The 10-minute segment was just the latest proof that, when it comes to the most important issues, bipartisanship is all but dead in today’s Washington. And Democrats who place their hopes in it are fooling themselves.
As Wallace noted, Democrats’ hopes to pass a bipartisan China bill have looked increasingly precarious in recent days. When asked why, Cornyn blamed “30 executive orders and a partisan $1.9 trillion covid-19 relief bill.” You’ll notice none of that had anything to do with China-U.S. relations. This is in fact the first part of the GOP shell game when it come to bipartisanship: Opposition to a Democratic bill doesn’t need substantive reasons or counterproposals. We saw a similar example this past week from Cornyn’s fellow Republican Sen. Shelley Moore Capito. On Wednesday, the West Virginia senator said $600 billion to $800 billion was a reasonable figure for an infrastructure deal; the next day, she admitted that number was “just a ballpark figure.… I just kind of threw that out as a talking point.”
Another part of this shell game is preserving an pretense of bipartisanship. In that spirit, Cornyn continued: “Having said that, Chris and I are working together to try to come together on some bipartisan bills.… And I’m encouraged that Chris is a good partner and willing to work with me to try to accomplish some important things.” At this point, Wallace put up a graphic of bills the two senators have worked on this Congress:
That’s hardly an extensive list. Yes, both bills are more substantive than renaming a post office. The NICS Denial Notification Act would require federal law enforcement to notify their state and local counterparts if a would-be gun buyer fails a background check. The Corps Act would expand AmeriCorps and other national service programs.
But both are a drop in the bucket compared to something like the White House’s infrastructure package, for which Coons attempted to negotiate a bipartisan deal last week. The Delaware senator proposed splitting the $2 trillion package into two bills: one with $800 billion in funding for roads, bridges, broadband and anything else that, in Coons’s view, might get 60 votes in the Senate, and the other with the rest of the funding that needs to be passed on a party-line vote. “If we come together in a bipartisan way to pass [the first bill],” he told Wallace, “then we show our people that we can solve their problems.”
Cornyn kept up appearances before plunging in the dagger. “I’ll agree that Senator Coons is half-right. There is a core infrastructure bill that we could pass,” he said, “with appropriate pay-fors.” Of course, those last three words give away the whole game: When it comes to pay-fors, Democrats won’t back large spending cuts, which would undercut the package’s boost to the economy. And Republicans won’t accept tax increases on the wealthy or corporations, despite inequality levels not seen since the 1920s.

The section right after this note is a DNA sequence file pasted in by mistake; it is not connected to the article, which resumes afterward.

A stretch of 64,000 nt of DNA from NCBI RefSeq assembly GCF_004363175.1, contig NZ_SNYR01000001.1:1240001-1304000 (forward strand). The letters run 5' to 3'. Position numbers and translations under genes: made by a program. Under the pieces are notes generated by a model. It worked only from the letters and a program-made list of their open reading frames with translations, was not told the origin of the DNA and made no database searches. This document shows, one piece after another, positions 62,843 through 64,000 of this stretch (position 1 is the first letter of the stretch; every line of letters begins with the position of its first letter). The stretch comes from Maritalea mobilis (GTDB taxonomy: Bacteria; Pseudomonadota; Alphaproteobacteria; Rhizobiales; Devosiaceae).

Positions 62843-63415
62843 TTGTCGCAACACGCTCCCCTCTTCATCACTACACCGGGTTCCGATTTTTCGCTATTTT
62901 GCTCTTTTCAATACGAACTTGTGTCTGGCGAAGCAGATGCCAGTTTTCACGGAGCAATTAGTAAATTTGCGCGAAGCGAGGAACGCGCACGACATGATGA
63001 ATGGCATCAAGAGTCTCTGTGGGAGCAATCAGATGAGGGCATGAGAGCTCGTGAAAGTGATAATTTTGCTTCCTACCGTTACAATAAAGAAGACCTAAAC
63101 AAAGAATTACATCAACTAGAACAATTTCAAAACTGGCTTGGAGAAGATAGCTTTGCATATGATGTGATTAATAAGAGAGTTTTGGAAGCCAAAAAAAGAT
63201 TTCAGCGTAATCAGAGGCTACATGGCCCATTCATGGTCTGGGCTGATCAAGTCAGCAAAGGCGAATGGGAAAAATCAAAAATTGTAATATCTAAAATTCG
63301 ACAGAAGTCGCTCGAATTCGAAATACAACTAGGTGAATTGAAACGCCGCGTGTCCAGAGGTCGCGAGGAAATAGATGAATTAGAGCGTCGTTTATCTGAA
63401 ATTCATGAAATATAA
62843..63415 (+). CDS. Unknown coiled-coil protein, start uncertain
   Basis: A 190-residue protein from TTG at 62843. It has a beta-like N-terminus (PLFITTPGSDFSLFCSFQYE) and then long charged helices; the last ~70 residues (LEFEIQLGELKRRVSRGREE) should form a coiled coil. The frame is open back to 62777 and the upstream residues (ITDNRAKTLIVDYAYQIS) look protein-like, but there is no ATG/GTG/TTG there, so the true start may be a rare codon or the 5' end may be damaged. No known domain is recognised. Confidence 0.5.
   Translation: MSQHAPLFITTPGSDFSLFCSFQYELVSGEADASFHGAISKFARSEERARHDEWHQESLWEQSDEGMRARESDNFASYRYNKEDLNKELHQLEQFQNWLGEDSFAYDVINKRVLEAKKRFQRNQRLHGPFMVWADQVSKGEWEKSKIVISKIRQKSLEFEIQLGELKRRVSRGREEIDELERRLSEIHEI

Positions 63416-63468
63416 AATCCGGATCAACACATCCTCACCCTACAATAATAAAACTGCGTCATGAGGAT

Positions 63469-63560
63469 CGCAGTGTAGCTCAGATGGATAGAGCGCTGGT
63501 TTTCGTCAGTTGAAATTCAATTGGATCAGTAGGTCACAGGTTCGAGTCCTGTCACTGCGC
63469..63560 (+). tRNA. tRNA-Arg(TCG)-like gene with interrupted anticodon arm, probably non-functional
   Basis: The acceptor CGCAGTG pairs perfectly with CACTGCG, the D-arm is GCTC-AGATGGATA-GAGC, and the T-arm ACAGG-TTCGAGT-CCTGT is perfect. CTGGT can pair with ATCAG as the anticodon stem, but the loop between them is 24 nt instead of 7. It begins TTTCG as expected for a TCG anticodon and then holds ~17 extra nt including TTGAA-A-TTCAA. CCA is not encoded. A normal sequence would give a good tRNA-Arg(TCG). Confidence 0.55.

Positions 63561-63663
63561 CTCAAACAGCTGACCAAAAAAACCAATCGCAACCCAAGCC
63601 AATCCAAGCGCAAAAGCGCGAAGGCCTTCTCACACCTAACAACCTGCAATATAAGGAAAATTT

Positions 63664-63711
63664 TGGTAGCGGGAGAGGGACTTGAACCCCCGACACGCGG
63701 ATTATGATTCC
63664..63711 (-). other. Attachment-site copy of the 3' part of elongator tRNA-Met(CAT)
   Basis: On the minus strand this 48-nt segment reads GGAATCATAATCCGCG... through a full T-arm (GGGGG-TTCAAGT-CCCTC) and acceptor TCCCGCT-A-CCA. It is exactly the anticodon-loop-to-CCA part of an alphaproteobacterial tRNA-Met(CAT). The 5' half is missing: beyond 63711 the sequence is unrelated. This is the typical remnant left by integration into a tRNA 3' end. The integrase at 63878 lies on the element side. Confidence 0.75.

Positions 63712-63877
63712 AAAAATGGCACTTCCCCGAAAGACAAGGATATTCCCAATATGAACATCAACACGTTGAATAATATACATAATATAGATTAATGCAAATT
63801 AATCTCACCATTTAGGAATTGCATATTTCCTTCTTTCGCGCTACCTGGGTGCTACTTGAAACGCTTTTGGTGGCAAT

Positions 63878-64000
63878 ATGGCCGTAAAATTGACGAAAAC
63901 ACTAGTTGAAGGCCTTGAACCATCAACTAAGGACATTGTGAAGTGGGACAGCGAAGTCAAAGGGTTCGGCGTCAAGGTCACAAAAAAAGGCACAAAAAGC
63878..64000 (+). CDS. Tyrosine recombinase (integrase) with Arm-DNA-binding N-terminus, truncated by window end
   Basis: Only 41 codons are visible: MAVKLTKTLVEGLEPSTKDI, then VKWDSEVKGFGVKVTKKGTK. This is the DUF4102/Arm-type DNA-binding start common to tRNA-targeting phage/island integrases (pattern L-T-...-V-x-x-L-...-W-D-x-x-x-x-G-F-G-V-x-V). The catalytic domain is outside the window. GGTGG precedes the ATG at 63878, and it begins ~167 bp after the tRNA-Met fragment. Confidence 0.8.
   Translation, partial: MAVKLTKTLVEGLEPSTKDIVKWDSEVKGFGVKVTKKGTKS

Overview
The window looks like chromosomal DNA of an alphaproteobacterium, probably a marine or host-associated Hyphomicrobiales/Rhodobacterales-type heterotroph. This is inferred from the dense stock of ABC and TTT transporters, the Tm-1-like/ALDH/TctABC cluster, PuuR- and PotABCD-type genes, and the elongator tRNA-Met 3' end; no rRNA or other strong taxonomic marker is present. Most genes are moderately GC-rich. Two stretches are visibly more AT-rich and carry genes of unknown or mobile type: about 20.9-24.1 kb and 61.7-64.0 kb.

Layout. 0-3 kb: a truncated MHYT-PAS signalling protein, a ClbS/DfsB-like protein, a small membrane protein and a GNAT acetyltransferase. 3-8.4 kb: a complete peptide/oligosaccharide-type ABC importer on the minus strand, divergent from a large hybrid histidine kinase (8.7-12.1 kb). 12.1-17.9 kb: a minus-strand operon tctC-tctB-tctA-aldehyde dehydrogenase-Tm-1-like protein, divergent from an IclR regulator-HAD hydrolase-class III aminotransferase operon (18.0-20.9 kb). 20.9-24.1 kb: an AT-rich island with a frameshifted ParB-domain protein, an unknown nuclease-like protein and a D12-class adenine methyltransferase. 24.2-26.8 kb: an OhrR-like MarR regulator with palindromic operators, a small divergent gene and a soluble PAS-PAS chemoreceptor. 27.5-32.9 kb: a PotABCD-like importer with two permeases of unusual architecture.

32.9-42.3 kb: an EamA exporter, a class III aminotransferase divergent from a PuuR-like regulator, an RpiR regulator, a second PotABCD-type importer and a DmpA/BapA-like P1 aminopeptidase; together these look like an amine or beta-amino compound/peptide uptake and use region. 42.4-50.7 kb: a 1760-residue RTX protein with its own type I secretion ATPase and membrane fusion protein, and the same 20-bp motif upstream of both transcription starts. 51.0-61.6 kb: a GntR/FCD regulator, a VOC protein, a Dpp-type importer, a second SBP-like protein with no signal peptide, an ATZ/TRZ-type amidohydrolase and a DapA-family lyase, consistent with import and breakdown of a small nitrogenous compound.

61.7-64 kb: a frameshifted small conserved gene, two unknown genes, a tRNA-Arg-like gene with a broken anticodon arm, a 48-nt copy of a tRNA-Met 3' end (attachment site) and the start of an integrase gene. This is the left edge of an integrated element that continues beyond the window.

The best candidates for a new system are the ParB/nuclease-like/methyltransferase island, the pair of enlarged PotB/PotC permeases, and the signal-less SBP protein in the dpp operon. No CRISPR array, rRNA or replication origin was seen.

To be fair to Coons, while he may persist in this flawed quest for bipartisanship, he won’t hold up major Democratic initiatives to do so. Far worse are senators such as Kyrsten Sinema (D-Ariz.) and especially Joe Manchin III (D-W.Va.), who indulge Republicans’ games and either water down important initiatives (pandemic relief, infrastructure) or block them entirely (a $15 minimum wage, filibuster reform). This is all the more aggravating when you consider that a clear majority of voters back a $15 minimum wage, a big infrastructure package and so on.
Manchin and Sinema have incentives to do this. As the Daily Poster reported, corporate lobbies have been generous to the senators. After opposing a $15 minimum wage, both have been added to the speakers list of the National Restaurant Association’s annual lobbying conference. Their obstruction to filibuster reform similarly means no major health-care or climate-change legislation has any chance of passing, which keeps big businesses happy.
But beyond that motivation, Manchin really seems to believe, as he wrote in The Post early this month, that “the issues facing our democracy today are not insurmountable if we choose to tackle them together.” That’s a nice sentiment, but he also called on the GOP “to stop saying no, and participate in finding real compromise with Democrats.” Cornyn’s appearance should be proof enough, if it was needed, that Republicans have no interest in compromise. It is long past time to stop pretending otherwise.